Pulpit Rock, 2000 feet up above the water in Lysefjord, where Tom Cruise and Henry Cavill fought in 2018's Mission Impossible: Fallout

The museum, which opened in 1999 and has 100,000 visitors each year, also tells the story of Norway’s Oil Fund, set up to spread the income from the oilfields well into the future. And there’s a new exhibition, just opened – “Climate for Change” – which focuses on the environmental crisis and warns that petroleum-producing countries could be the losers. It asks: “Might someone take legal action to demand Norway’s Oil Fund as compensation for the destruction of their livelihood?”

Before oil and gas, Stavanger relied on fishing and had a thriving canning and refrigeration industry until the 1950s.

It’s a small city with a compact centre clustered around the harbour. The oldest part has streets of 18th century white-painted wooden houses and the cathedral dates back to 1125, when the city was founded. It is being refurbished ready for its 900th anniversary.

Our hotel, the Victoria, was just across the road from the harbour with great views of the visiting ships.

Wild goats on a rocky outcrop

The harbour front is lined with bars and restaurants. In mid-May the sun didn’t set till nearly 10pm and the outside seating areas were buzzing till late with people enjoying the warm-ish evenings.

Fish is, of course, a key part of Norwegian cuisine and we enjoyed a wide variety of seafood dishes at a succession of excellent restaurants – from the hearty bowl of fish soup served as a starter at Skagen to tasty ling with root vegetable and shellfish sauce at the Fishmarket and cod on a bed of pearl barley risotto and spinach at Gaffel & Karaffel (which translates as Fork and Decanter).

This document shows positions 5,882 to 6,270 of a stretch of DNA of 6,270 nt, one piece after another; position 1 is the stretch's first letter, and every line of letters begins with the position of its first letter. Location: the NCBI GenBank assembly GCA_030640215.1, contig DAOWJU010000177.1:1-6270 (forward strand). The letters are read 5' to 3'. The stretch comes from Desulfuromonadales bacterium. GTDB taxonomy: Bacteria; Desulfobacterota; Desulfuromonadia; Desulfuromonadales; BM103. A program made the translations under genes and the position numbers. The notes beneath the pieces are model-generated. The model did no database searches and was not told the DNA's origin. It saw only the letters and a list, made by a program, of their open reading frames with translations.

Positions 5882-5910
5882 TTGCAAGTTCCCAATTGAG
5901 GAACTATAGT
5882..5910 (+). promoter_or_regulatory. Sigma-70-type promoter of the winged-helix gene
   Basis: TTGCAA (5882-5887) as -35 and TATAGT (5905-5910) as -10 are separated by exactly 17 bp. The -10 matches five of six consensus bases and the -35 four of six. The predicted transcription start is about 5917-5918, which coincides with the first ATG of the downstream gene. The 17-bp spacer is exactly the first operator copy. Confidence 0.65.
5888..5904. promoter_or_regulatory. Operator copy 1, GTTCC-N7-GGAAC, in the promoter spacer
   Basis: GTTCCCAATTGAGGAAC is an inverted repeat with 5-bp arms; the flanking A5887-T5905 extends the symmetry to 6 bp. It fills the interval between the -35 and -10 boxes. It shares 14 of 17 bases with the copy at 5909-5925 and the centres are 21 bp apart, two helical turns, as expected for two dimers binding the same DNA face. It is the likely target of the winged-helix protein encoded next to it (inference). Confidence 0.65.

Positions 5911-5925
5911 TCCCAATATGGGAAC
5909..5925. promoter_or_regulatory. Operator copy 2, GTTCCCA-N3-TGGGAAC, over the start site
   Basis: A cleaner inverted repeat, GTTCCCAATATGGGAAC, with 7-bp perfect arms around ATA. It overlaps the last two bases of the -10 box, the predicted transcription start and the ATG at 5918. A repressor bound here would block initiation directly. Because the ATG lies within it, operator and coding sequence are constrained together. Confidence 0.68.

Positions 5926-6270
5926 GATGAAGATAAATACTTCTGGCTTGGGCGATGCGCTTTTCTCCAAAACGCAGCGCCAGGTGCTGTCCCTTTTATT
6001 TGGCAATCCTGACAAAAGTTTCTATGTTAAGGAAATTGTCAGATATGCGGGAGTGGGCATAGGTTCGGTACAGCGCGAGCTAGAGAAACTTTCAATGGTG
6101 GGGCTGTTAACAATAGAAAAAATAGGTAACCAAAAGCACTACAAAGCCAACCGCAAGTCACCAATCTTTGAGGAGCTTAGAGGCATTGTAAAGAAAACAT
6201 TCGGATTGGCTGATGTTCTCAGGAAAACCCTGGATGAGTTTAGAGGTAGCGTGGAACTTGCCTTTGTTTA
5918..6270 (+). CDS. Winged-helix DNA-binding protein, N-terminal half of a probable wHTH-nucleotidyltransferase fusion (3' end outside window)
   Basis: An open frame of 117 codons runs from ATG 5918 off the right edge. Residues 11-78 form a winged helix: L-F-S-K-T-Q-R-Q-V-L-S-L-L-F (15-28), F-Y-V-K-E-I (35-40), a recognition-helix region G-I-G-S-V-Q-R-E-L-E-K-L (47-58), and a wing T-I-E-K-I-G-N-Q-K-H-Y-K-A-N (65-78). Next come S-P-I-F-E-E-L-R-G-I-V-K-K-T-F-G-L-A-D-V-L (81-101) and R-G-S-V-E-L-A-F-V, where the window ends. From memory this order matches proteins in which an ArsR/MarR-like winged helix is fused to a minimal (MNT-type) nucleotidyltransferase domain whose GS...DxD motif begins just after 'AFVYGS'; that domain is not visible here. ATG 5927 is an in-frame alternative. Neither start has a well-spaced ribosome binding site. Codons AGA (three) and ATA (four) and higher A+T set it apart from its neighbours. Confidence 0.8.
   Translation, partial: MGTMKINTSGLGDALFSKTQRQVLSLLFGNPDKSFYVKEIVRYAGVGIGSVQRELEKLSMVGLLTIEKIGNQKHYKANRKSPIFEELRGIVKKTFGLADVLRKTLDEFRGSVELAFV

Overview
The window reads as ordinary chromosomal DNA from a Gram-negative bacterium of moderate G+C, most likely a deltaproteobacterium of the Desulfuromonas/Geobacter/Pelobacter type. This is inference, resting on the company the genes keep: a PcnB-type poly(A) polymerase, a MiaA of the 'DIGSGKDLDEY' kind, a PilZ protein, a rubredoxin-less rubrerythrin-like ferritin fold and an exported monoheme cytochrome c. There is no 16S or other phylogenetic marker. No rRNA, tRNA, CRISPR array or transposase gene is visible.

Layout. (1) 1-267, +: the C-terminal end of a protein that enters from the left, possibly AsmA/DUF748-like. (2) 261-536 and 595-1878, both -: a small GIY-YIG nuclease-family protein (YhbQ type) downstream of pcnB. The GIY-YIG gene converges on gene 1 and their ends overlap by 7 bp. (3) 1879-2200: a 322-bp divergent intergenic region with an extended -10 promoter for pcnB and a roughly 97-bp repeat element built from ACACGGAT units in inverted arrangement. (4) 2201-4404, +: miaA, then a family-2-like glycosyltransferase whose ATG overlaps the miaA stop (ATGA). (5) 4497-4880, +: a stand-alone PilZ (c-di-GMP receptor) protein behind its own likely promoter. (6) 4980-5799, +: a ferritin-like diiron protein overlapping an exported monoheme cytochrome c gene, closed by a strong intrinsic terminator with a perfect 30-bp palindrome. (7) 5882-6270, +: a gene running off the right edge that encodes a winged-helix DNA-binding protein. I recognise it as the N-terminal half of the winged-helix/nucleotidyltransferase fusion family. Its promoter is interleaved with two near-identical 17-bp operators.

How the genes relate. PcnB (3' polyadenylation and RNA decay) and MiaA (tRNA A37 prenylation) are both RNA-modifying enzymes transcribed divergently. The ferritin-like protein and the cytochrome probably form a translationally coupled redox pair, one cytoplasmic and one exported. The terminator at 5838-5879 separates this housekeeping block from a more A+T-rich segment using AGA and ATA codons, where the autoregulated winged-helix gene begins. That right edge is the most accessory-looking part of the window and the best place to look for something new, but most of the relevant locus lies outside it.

There is also interesting art and culture on offer in Stavanger. Our visit coincided with the Maijazz festival with around 40 concerts over a week.

And the city claims the world’s oldest street art festival. It began 18 years ago and happens in September, but many of the artworks remain for years. And they’re not just murals. Among the works which can still be seen are grey electricity cabinets painted to look like blocks of flats; and figures of men in business suits just a few inches high carefully placed on obscure ledges around the city, their near invisibility offering a contrast with traditional large statues of men of power.

Stavanger also has a series of half-buried statues by Antony Gormley at various points in the city, almost identical to the ones in Edinburgh’s Water of Leith.

Just half an hour’s drive from Stavanger is Dalsnuten, a mountain 324m high with marvellous views, which is quite easy to climb. For much of the route, slabs of rock have helpfully been arranged as stepping stones and steps to help with the ascent, making it a popular spot for families with young children.

After scaling the peak we also managed a stop at one of several beaches in the area, at Olberg, a large sandy bay that’s ideal for swimming.

There’s lots to pack into a three-day visit – or you could just decide to stay longer.


Loganair fares from Edinburgh to Stavanger start at £85.99 one-way

Summer rates at the Victoria Hotel are from 1040 NOK (£94.10) for a single room; 1,140 NOK (£103.2) for a double, though flexible according to availability

Rodne fjord cruises to Lysefjord are 550 NOK (£49.80) (Mar-Oct) and 470 NOK (£42.50) (Nov-Feb)